The Uplands Archaeology Initiative is the main area of work within field archaeology and has been prompted by the fact that in the unimproved uplands over 244 metres (800 feet) above sea level there exists what is in effect a fossilised landscape rich in remains of all periods. The Uplands account for 40% of the land area of Wales, and some 60% of the Welsh countryside can be described as of Upland character. The project is due to be completed in the second decade of this century, and each year the Royal Commission awards grants to enable teams of archaeologists to record monuments and features in some 150 square kilometres of landscape. Before work on the ground proceeds an archaeologist within the Royal Commission examines all vertical aerial photographs held at the Commission and uses a computer to produce maps of all archaeological features. This aerial mapping both guides archaeologists walking in parallel intervals 40 metres apart across the landscape and helps them understand long linear features such as trackways, artificial watercourses or defunct field-boundaries. Conversely, archaeologists on the ground can identify small features such as stone-built cairns or prehistoric standing-stones that are often too small to be identified from the air. Fieldwork also allows lines on aerial photographs to be interpreted securely and an integrated understanding of upland landscapes to emerge. Field archaeologists from the Royal Commission also survey and interpret in detail some of the more interesting structures and landscapes discovered to improve our understanding of them, and information about the more outstanding sites is passed onto Cadw so that they can be considered for protection as Scheduled Ancient Monuments.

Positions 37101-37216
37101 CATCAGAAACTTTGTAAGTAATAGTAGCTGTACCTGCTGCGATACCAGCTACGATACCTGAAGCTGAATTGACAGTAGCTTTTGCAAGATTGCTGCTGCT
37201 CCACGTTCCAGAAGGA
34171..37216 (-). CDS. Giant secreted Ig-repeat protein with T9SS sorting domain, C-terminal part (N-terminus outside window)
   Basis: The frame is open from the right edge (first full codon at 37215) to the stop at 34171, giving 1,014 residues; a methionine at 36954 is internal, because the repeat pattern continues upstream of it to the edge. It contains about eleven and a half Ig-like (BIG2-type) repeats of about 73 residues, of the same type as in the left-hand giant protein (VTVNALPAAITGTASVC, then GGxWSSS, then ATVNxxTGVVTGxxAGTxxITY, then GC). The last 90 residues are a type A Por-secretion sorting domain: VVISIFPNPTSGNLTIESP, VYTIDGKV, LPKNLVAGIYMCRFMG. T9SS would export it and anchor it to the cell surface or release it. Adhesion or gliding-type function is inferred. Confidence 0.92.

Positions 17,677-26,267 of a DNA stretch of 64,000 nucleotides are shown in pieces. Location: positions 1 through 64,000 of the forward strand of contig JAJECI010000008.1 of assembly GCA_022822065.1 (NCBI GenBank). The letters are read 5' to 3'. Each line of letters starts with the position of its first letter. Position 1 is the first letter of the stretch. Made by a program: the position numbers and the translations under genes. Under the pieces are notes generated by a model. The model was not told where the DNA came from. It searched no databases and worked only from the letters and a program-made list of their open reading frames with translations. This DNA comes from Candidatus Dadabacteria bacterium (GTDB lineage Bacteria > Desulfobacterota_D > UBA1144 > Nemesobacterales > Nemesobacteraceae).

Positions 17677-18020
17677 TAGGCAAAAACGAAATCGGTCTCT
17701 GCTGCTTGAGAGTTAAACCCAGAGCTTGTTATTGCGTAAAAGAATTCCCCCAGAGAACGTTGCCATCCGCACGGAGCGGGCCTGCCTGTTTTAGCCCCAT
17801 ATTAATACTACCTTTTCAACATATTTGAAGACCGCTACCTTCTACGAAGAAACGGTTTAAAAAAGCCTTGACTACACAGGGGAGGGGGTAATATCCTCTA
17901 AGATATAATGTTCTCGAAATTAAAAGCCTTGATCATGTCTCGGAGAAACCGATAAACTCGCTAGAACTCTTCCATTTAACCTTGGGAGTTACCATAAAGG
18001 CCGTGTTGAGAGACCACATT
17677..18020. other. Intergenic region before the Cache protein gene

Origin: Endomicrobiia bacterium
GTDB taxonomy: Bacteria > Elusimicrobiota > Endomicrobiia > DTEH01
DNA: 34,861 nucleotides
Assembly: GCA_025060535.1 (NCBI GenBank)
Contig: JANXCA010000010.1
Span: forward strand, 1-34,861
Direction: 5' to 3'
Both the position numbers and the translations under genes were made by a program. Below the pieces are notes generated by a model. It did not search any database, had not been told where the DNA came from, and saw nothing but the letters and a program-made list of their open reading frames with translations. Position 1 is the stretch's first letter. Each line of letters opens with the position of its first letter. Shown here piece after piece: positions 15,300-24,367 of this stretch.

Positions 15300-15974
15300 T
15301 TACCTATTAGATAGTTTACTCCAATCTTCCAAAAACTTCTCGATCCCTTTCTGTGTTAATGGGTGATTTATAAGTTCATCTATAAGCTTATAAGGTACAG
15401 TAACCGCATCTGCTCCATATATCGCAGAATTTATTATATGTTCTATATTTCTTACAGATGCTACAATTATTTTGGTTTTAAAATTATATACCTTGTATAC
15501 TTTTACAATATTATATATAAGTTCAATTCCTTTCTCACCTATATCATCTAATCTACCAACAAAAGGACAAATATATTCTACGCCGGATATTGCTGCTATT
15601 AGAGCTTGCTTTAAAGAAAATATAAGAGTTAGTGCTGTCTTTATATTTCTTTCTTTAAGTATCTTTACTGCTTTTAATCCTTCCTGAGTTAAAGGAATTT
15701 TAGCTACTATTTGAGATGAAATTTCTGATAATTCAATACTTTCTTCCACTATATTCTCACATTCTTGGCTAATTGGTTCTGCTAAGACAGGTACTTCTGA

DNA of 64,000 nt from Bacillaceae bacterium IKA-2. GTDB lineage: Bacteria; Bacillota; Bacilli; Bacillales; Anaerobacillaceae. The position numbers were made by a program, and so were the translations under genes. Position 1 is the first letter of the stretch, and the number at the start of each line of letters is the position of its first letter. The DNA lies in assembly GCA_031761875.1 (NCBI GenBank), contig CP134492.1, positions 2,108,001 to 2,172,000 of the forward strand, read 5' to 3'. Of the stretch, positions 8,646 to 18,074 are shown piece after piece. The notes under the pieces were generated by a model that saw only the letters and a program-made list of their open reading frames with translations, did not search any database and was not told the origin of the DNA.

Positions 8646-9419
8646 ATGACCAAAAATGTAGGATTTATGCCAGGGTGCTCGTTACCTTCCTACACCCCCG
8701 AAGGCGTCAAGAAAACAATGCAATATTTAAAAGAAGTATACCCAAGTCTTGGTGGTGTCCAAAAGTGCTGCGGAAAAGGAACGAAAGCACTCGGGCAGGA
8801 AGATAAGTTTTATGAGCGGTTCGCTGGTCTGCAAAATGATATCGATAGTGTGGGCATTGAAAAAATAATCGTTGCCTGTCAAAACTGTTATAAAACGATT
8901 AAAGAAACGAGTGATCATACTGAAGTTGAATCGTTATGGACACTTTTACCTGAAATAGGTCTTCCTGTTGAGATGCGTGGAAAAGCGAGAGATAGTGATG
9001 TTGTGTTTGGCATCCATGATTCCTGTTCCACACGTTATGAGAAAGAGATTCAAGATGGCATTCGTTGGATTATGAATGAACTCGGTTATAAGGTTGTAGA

Discover more about the diversity, character and archaeology of upland Wales.